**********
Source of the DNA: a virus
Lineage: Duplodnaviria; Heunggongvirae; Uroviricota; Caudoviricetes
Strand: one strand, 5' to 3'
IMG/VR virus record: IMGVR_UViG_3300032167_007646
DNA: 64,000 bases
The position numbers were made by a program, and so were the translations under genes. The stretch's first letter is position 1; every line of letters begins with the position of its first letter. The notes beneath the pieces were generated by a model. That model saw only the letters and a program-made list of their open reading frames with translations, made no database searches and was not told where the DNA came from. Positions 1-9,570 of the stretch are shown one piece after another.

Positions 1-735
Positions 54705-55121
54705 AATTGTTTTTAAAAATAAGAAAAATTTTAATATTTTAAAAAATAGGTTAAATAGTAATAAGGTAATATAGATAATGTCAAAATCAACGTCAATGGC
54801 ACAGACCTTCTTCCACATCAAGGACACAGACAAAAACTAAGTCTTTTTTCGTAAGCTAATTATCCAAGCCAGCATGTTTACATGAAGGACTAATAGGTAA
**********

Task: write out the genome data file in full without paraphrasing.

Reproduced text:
Source of the DNA: a virus
Lineage: Duplodnaviria; Heunggongvirae; Uroviricota; Caudoviricetes
Strand: one strand, 5' to 3'
IMG/VR virus record: IMGVR_UViG_3300032167_007646
DNA: 64,000 bases
The position numbers were made by a program, and so were the translations under genes. The stretch's first letter is position 1; every line of letters begins with the position of its first letter. The notes beneath the pieces were generated by a model. That model saw only the letters and a program-made list of their open reading frames with translations, made no database searches and was not told where the DNA came from. Positions 1-9,570 of the stretch are shown one piece after another.

Positions 1-735
Positions 54705-55121
54705 AATTGTTTTTAAAAATAAGAAAAATTTTAATATTTTAAAAAATAGGTTAAATAGTAATAAGGTAATATAGATAATGTCAAAATCAACGTCAATGGC
54801 ACAGACCTTCTTCCACATCAAGGACACAGACAAAAACTAAGTCTTTTTTCGTAAGCTAATTATCCAAGCCAGCATGTTTACATGAAGGACTAATAGGTAA